Don’t read this post. Here, I’ll tell you what it’s about so you don’t have to go any further: a West African stink ant, bottle of urine, human horn, dogs in space, elaborate carvings on fruit pits, fleas playing soccer, relics, curiosities, specimens, stuff of dreams, stuff of nightmares, stuff of wonder. Seriously, look away.
You’re in the dark now. The large unmarked door closes behind you, shutting out the bright sunlight and the three people waiting at a bus stop on an unremarkable boulevard. Your cell phone stops working. You feel as if you’ve entered a hushed funeral home with its faint smell of lilies and muted sounds of … is that a wolf’s howl? A clap of thunder? A freaky meek girl with a high-pitched voice sells you a five-dollar ticket and tells you there are no photographs allowed. This is helpful to know in case, for example, you suddenly see the hand from the Addams Family scurry across the desk and want to capture the moment.
A low-tech, introductory video tells you you’re in a museum harkening back to the 16th and 17th centuries. The standard documentary male voice-over provides a florid, 10-minute history of public collections of rarities and curios through the ages and explains that the place you’re in preserves the flavor of natural history museums with an “incongruity born of the overzealous spirit in the face of unfathomable phenomena.” When it concludes, your indisputably learned friend will ask, “So, um … what is this place?”
The first floor winds around black curtains and glass cases of puzzling displays. There is an elaborate description on the wall of an exhibit that we can’t locate. Another exhibit says “out of order,” but we’re not convinced it would be any more enlightening if it were in order. There is what claims to be the real horn from the back of a woman’s head; a fruit pit the length of a thumbnail with the carvings of the Flemish countryside, a bearded man, 15 different species of animals and a soldier on horseback, but no magnifying glass to verify any of that; and unremarkable items found at, or collected by inhabitants of, American trailer parks displayed in cases that resemble coffins. The cabinet with the beetle or stink ant or bottle of urine have “listening stations” nearby, with phones you can pick up presumably for more info, but no sound comes from the other end, or can you hear breathing? You wonder whether there’s someone there, listening, waiting for you to talk. There are a few other visitors walking about, but they are so quiet that you question whether they are being paid to play the part of “awed museum visitor.”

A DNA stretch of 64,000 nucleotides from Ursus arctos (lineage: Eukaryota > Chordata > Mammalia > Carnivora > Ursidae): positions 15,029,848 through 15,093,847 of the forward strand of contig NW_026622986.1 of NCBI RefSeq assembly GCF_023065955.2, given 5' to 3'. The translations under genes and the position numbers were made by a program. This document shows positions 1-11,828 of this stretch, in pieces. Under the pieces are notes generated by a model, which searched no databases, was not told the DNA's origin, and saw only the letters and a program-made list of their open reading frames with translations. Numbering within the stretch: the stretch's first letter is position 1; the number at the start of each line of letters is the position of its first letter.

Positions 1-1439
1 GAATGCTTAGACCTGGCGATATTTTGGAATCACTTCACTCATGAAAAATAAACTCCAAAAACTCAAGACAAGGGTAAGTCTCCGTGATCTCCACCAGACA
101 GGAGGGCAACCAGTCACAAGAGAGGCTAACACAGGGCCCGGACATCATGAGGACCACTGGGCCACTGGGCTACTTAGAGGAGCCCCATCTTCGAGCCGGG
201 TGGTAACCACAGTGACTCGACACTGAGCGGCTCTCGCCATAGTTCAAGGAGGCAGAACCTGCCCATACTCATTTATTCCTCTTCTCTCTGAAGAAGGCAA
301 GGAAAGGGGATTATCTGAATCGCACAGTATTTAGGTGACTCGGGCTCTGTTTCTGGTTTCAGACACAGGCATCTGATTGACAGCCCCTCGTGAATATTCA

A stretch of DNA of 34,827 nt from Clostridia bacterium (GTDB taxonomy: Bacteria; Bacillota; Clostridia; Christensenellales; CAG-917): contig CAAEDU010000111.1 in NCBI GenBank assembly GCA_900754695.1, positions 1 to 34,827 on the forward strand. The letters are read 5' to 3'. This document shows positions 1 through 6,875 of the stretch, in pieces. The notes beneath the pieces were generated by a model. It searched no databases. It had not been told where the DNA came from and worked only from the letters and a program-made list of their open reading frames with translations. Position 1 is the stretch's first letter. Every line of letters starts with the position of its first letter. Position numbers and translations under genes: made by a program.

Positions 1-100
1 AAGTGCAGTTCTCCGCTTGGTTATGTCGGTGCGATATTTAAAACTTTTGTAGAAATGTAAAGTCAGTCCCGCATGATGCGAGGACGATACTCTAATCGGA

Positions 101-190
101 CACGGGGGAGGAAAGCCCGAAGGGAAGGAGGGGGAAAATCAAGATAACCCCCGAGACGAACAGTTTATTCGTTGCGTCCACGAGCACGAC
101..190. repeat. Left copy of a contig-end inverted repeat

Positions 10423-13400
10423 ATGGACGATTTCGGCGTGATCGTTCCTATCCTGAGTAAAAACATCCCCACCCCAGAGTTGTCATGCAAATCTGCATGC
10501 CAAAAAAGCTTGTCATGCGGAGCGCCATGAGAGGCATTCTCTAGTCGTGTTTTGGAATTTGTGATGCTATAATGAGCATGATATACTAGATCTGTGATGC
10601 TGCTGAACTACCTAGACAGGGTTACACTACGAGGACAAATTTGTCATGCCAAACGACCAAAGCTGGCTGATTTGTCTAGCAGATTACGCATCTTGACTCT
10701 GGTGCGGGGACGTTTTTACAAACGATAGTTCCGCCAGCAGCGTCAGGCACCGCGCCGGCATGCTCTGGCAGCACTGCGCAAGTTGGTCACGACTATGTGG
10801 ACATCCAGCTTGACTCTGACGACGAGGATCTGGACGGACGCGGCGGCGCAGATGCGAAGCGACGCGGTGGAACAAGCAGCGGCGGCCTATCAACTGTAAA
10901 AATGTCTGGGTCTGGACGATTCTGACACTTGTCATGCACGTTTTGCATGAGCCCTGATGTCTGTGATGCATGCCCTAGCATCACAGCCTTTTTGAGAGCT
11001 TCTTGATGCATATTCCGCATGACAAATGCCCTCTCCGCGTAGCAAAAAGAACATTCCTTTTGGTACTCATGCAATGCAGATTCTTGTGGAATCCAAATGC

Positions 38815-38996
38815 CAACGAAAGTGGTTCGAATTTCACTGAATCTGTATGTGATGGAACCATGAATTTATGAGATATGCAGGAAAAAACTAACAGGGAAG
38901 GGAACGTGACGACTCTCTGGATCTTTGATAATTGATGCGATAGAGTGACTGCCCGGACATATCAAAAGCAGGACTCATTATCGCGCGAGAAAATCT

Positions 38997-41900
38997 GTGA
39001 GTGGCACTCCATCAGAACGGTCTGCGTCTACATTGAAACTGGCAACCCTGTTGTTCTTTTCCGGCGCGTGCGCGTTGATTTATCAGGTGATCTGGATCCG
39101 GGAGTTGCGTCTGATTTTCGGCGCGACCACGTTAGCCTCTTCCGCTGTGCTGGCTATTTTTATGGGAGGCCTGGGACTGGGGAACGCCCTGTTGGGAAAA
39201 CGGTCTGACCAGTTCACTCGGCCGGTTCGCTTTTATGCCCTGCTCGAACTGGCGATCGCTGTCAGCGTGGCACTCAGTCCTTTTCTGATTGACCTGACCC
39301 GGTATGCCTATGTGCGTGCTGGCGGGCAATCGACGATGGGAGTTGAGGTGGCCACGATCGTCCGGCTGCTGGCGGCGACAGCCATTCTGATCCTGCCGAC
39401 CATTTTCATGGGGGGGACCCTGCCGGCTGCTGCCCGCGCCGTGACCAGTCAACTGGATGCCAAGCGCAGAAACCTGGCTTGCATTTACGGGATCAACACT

At least twice on the second floor there is a sign that warns you to watch your step, but there is no clear cause for a misstep. When you do trip up the step to a strange, tiny theater there is no warning. After you pass the exhibit on dogs in space, you come to a serene white room where the girl who sold you your ticket is sitting quietly in the corner. “Hello,” she says into the quiet, after you’ve been trying not to look at her. You nod. She pauses, then says, “Would you like some tea?” You decline because the word “poison” immediately comes to mind from a deep, well-honed gothic imagination. You leave her to step onto a covered roof deck where there are doves, a lot of them, and a musician playing an ancient Persian string instrument. You ask him a question between pieces because the music is hauntingly beautiful, but more because you want to see if he’s a regular guy. You’re craving an encounter with a regular guy because your gothic imagination just freaked you out again with the idea that an escape from this place could possibly be futile.